Birds and Bees

Don’t worry, this blog post really is just about birds and bees!!

This week I’ve had to handle both creatures in a way I wouldn’t have anticipated a few days before! I happened to be in the right place at the right time for a little swallow that had taken a wrong turning on Tuesday. I was next to my mum’s conservatory whilst she was out on errands and heard some fluttering noises. I put my head around the kitchen door just in time to see a Swallow flitting desperately from one side to the other trying to escape through the glass. It came to rest in the corner and Ginger the big tom cat prepared to leap on it. I roared at him and also dived for the corner and managed to bat away Mr. Ginger and scoop up the poor Swallow just in time.

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Luckily it wasn’t harmed at all and flew out of my hand just after I took these and went off to catch more insects.

The Swallows seem to be all nesting in barns this year. The house eaves have been taken over by a population explosion of House Martins – which is a good thing as they are on the Amber list. They really seem to like the wood cladding and bulkhead timbers as well as the shelter of the big overhanging eaves of my strawbale house – perhaps they recognise a fellow straw-and-mud-building fanatic when they see one!! Joking aside, the fact that the timbers of my home are durable ones that haven’t had any form of chemical treatment to preserve them probably helps; we chose them specifically for our own health and for the environment so the stamp of approval from these little guys seems like a small justification for that.

I’m not sure if they re-use nests or build new ones every year. There are some fairly solid constructions up there already but these pairs seem bent on a place of their own. I’ve not seen any coming or going from this one for example – apparently goose feather decor is so last year dahling.

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I’ll have to keep an eye out in case it actually has eggs in; we’ll soon see some hungry beaks poking over the edge if it has!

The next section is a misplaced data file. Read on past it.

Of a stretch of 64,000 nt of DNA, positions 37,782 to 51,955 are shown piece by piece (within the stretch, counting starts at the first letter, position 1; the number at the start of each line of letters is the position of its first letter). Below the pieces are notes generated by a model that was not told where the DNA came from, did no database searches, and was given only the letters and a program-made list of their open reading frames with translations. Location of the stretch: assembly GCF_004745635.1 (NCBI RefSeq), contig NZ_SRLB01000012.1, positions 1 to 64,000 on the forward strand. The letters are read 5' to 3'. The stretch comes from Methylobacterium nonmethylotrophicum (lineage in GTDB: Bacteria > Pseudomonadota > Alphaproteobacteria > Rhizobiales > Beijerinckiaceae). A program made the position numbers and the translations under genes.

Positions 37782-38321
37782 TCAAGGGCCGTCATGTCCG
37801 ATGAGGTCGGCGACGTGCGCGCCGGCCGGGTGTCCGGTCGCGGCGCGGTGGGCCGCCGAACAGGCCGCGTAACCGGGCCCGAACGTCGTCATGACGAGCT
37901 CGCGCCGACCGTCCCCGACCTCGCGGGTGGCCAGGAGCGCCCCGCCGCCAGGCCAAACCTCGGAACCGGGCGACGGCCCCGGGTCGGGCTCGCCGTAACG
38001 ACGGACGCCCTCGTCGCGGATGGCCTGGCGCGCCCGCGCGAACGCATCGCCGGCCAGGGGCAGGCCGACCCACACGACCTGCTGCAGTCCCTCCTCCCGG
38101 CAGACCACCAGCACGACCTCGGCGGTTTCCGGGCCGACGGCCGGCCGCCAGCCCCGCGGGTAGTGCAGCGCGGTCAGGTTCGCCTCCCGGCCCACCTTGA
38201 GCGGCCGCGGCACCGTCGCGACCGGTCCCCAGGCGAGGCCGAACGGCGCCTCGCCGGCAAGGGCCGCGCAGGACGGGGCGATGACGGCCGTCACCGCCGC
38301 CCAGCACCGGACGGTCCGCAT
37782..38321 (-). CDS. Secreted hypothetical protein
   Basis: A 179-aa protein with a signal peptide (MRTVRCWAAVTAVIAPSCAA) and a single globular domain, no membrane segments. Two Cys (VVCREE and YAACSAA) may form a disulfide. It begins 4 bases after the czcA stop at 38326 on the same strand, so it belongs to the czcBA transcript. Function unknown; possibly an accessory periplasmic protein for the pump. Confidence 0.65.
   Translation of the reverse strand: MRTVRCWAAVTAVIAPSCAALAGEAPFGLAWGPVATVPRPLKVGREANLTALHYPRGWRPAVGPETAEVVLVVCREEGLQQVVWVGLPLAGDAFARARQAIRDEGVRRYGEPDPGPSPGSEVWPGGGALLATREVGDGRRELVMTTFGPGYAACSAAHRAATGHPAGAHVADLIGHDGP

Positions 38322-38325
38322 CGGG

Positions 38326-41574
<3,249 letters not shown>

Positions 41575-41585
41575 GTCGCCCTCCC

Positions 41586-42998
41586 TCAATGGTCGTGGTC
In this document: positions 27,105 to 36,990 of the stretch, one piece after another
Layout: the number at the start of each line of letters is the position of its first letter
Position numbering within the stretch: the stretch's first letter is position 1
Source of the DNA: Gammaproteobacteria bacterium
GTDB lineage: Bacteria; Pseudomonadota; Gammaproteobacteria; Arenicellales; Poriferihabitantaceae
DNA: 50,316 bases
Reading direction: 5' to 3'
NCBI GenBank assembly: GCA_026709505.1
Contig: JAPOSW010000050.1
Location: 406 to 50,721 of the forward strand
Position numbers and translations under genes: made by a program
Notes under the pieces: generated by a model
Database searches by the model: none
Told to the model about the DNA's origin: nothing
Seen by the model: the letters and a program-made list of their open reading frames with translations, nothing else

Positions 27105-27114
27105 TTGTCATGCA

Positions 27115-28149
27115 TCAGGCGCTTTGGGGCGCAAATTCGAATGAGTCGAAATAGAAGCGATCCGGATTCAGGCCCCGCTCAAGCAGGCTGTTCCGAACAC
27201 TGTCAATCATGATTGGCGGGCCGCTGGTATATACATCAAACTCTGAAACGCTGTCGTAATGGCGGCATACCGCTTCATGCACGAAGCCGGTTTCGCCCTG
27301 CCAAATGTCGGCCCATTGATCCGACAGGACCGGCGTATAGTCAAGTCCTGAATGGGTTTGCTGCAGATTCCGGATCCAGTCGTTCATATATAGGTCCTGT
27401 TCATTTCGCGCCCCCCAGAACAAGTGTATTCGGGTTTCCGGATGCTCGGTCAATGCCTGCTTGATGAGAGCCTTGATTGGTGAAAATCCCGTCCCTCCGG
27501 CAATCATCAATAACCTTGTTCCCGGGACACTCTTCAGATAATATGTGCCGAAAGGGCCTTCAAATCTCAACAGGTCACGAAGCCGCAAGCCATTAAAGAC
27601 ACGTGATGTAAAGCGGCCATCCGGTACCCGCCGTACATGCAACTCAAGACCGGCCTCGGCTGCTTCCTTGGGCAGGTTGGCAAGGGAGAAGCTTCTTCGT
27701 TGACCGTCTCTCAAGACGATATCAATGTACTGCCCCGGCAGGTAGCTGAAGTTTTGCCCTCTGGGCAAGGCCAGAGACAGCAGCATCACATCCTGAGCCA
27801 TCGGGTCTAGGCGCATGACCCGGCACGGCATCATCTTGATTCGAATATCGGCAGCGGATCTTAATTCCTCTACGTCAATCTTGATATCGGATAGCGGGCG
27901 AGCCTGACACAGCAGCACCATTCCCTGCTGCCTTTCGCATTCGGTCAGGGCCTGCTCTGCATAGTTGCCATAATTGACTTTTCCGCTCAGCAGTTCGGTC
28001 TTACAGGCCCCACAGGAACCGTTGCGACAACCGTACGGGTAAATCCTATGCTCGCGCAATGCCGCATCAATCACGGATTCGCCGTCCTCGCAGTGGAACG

On the other side of the purlin are a young couple hard at work and having major domestics about how to go about it. I have to say that I somewhat sympathise with them – it’s always easier to work on a creative project like house renovations on your own I find!!

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This one has really got an eye for detail – or thinks it has. It’s quite fussy and precise about where each beakful of mud and twigs needs to be put and takes its time over placing carefully.

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This one just hasn’t got the same flair – apparently. It got told in no uncertain terms to go fetch some more materials and just stop messing up the progress willya?

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So the next time it just did a quick drop off before heading back for more gloop!

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I know where they’re getting it from, there’s a muddy patch near a dripping water butt tap that is perfect for them and I see them when I pass there several times a day. It’s outside the barn where I shear my sheep too and as that’s been one of my tasks this week there are plenty of woolly, strawy materials for them to dunk in the gunk to make a really well insulated and strong nest for their coming babies.